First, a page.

Haiti There and Here

January 18, 2010 at 11:11 am | Posted in Uncategorized | Leave a comment
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It’s difficult not to be thinking about Haiti these days, but when you live in the middle of Brooklyn, it’s downright impossible. My parish, Our Lady of Refuge, on Foster Avenue, has a substantial Haitian membership, and the pastor, Michael Perry, was on the verge of tears throughout the five o’clock Mass on Saturday.  At various parts of the liturgy he paused and commented in light of the disaster: it’s hard to sing a hymn of gratitude to God at a time like this, he told us, but it’s precisely now that we must do so. During the sermon he went a bit off the deep end about Pat Robertson’s statement that the earthquake was a result of Haitian sin, and then apologized to the congregation later. He also mentioned that a number of Haitian priests who stayed in the rectory from time to time died in the quake. And we prayed the Our Father on behalf of the Haitian dead who could no longer say it for themselves. I have rarely been more grateful to be part of Our Lady of Refuge.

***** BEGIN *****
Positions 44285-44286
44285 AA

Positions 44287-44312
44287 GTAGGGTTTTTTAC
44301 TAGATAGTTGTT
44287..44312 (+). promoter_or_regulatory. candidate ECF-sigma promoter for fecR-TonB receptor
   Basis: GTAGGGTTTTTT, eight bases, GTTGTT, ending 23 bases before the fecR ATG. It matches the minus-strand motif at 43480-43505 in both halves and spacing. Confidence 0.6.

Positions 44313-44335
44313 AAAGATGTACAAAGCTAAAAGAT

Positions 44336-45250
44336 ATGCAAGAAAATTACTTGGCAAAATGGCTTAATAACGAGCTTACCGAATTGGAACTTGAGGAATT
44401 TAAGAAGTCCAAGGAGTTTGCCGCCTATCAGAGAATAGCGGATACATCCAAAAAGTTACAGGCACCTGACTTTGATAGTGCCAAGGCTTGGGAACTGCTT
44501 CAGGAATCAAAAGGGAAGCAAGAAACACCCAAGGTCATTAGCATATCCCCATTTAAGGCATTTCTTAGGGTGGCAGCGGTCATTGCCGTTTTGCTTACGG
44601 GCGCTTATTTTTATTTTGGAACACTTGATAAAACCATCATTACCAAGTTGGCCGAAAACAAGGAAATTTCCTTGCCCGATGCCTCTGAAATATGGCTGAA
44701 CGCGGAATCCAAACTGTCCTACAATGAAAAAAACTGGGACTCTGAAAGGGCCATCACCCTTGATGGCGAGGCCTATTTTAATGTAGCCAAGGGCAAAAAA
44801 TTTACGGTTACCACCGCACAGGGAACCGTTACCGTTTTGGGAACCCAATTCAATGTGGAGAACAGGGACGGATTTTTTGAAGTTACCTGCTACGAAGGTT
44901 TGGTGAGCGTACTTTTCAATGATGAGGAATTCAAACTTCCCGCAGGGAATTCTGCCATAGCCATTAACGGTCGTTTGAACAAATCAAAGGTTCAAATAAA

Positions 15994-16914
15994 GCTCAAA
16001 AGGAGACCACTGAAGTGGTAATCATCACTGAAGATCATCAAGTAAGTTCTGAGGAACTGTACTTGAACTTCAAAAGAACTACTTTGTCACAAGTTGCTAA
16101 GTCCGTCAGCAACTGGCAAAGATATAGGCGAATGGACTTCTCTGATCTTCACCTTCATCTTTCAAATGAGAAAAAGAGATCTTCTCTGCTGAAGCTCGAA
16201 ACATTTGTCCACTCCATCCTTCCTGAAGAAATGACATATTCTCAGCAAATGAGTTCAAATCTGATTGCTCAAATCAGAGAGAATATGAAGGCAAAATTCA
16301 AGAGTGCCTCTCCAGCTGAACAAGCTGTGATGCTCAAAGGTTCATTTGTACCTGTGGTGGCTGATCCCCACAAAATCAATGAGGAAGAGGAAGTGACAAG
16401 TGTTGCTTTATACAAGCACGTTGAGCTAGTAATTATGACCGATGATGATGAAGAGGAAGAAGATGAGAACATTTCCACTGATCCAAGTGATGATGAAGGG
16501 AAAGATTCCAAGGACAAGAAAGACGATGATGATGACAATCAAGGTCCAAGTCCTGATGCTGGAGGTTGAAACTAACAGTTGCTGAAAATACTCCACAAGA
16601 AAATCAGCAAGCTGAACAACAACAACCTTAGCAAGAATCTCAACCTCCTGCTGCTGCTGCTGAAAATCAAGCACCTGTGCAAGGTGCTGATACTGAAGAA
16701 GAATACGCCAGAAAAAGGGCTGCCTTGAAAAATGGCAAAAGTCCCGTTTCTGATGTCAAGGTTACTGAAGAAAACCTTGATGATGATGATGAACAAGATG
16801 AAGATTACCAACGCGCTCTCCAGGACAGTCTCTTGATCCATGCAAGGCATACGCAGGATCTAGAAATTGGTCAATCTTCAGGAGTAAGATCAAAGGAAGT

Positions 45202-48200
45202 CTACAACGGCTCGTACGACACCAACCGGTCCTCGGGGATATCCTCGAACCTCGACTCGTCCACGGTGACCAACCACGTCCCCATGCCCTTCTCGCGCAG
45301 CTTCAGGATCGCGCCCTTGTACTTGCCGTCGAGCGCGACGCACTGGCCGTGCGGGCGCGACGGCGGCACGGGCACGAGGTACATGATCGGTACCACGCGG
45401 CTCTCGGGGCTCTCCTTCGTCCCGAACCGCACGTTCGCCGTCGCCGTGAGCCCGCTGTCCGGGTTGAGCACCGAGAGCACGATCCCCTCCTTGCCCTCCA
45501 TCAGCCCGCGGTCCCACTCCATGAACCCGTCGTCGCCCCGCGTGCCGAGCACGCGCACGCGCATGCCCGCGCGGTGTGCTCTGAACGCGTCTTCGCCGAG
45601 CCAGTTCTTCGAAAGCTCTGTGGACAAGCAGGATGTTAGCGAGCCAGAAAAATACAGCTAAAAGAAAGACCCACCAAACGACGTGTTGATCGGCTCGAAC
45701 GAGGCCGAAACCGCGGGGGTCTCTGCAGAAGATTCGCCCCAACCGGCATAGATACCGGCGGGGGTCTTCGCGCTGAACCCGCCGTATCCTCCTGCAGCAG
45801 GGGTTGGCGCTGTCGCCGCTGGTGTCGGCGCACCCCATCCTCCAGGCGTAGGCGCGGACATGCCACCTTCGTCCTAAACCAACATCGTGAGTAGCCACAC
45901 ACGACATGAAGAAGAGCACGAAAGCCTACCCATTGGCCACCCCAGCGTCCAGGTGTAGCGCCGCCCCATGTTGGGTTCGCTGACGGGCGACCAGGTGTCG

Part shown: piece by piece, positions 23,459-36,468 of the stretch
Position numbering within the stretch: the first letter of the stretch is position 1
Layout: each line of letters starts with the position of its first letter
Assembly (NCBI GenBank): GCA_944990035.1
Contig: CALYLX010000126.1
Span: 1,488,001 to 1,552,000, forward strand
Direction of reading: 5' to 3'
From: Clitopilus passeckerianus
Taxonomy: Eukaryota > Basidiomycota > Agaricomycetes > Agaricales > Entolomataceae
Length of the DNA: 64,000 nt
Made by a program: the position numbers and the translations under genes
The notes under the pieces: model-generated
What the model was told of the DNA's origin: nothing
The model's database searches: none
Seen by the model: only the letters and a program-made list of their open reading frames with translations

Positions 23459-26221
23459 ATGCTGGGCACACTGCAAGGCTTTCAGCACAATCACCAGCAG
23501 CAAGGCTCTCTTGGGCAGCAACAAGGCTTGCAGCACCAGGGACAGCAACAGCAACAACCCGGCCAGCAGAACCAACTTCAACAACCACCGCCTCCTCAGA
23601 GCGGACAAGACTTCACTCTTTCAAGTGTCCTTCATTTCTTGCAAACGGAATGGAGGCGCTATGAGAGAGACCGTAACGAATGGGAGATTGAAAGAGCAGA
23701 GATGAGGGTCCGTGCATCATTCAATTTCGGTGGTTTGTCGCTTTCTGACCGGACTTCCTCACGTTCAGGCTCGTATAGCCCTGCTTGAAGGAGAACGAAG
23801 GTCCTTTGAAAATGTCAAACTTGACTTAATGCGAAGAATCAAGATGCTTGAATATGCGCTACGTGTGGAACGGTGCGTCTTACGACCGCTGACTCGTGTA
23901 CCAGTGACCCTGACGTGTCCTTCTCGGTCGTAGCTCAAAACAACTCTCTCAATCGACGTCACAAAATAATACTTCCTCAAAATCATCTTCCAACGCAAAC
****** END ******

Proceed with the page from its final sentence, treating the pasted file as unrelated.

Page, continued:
An article in yesterday’s New York Times offers more detail about the suffering of members of a majority Haitian parish here in New York, St. Joachim and Anne in Queens. One thing that comes through clearly is that in this age of global travel, Haitians in New York and Haitians in Haiti are every bit as much connected to one another as, for example,  members of a family like mine in Philadelphia and New York are.  One person mentioned in the article had flown back to Haiti the day before the earthquake; a child’s mother lived in Queens, his father in Port au Prince. With connections like these, it almost seems that the earthquake took place here as well as in the Caribbean. 

It’s deeply moving to see the many ways in which individuals and groups are responding to this disaster. On all sides people are donating money, contributing desperately needed supplies, holding benefits, prayer services, you name it. A local bank, Astoria Savings and Loan, has a sign in the window announcing that it will match dollar for dollar any donation made to the Red Cross at one of its branches.

Still, I wonder a bit why it takes something like the Haitian earthquake of 2010 to get us mobilized. The situation of very many people in Africa, Asia, and Latin America is catastrophic day by day by day. A child dies of a water-borne disease every fifteen seconds in the Global South; this means a hundred and eighty such children died since I started writing this article. And then there’s out-and-out starvation to be considered. Some people do  work steadily to offset these and other forms of ongoing suffering. But by and large, it seems to take something really dramatic like an earthquakes or a tsunami to get us in gear…


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